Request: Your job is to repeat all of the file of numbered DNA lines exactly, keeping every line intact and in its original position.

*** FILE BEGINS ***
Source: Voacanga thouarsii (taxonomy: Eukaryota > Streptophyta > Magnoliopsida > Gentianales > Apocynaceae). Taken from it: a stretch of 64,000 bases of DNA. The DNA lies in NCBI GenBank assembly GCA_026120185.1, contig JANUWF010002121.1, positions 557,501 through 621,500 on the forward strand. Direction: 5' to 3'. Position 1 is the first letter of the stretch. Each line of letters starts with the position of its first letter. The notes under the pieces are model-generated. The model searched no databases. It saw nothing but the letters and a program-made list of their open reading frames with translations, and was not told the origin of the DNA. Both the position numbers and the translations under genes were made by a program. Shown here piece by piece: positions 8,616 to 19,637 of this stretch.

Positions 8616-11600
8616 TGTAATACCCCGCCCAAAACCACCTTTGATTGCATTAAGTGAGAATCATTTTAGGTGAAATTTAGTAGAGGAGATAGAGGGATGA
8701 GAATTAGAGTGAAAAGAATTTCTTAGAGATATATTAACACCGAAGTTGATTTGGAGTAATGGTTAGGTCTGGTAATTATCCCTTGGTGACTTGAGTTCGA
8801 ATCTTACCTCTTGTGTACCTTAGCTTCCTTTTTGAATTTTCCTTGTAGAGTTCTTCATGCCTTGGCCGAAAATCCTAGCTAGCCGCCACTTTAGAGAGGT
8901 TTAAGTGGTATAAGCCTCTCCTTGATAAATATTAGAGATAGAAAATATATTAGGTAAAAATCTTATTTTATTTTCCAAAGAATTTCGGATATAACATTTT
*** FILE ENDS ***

Source: Voacanga thouarsii (taxonomy: Eukaryota > Streptophyta > Magnoliopsida > Gentianales > Apocynaceae). Taken from it: a stretch of 64,000 bases of DNA. The DNA lies in NCBI GenBank assembly GCA_026120185.1, contig JANUWF010002121.1, positions 557,501 through 621,500 on the forward strand. Direction: 5' to 3'. Position 1 is the first letter of the stretch. Each line of letters starts with the position of its first letter. The notes under the pieces are model-generated. The model searched no databases. It saw nothing but the letters and a program-made list of their open reading frames with translations, and was not told the origin of the DNA. Both the position numbers and the translations under genes were made by a program. Shown here piece by piece: positions 8,616 to 19,637 of this stretch.

Positions 8616-11600
8616 TGTAATACCCCGCCCAAAACCACCTTTGATTGCATTAAGTGAGAATCATTTTAGGTGAAATTTAGTAGAGGAGATAGAGGGATGA
8701 GAATTAGAGTGAAAAGAATTTCTTAGAGATATATTAACACCGAAGTTGATTTGGAGTAATGGTTAGGTCTGGTAATTATCCCTTGGTGACTTGAGTTCGA
8801 ATCTTACCTCTTGTGTACCTTAGCTTCCTTTTTGAATTTTCCTTGTAGAGTTCTTCATGCCTTGGCCGAAAATCCTAGCTAGCCGCCACTTTAGAGAGGT
8901 TTAAGTGGTATAAGCCTCTCCTTGATAAATATTAGAGATAGAAAATATATTAGGTAAAAATCTTATTTTATTTTCCAAAGAATTTCGGATATAACATTTT